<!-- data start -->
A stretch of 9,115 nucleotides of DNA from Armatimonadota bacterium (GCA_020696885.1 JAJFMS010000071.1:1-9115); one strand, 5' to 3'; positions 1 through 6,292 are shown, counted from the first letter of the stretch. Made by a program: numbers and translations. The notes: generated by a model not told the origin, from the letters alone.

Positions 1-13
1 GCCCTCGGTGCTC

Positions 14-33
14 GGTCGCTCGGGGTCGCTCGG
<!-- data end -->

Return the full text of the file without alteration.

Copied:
A stretch of 9,115 nucleotides of DNA from Armatimonadota bacterium (GCA_020696885.1 JAJFMS010000071.1:1-9115); one strand, 5' to 3'; positions 1 through 6,292 are shown, counted from the first letter of the stretch. Made by a program: numbers and translations. The notes: generated by a model not told the origin, from the letters alone.

Positions 1-13
1 GCCCTCGGTGCTC

Positions 14-33
14 GGTCGCTCGGGGTCGCTCGG